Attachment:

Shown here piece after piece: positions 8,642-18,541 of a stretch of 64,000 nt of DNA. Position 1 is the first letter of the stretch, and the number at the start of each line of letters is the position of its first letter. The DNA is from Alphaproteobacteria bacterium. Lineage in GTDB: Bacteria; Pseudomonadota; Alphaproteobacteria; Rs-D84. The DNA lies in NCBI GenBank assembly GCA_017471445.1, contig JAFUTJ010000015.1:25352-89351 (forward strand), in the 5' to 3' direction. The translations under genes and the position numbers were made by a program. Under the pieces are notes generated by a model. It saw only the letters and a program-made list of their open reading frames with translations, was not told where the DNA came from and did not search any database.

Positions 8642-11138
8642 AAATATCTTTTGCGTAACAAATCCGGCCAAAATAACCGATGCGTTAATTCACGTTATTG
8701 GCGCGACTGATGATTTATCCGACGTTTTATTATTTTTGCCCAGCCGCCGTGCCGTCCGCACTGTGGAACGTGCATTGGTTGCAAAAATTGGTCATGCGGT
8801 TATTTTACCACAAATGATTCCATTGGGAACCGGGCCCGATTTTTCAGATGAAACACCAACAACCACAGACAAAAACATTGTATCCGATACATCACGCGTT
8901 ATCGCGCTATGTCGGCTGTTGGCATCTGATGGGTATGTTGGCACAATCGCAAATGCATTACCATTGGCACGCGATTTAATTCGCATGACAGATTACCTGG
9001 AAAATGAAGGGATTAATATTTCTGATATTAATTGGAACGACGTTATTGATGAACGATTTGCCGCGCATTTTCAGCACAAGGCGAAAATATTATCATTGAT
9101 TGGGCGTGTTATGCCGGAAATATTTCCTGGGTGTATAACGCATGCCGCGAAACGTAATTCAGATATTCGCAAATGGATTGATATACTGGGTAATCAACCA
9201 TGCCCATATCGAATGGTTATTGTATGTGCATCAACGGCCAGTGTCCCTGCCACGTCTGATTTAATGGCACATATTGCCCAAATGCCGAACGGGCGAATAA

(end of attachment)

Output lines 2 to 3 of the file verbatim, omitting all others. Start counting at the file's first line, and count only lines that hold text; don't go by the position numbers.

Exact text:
Positions 8642-11138
8642 AAATATCTTTTGCGTAACAAATCCGGCCAAAATAACCGATGCGTTAATTCACGTTATTG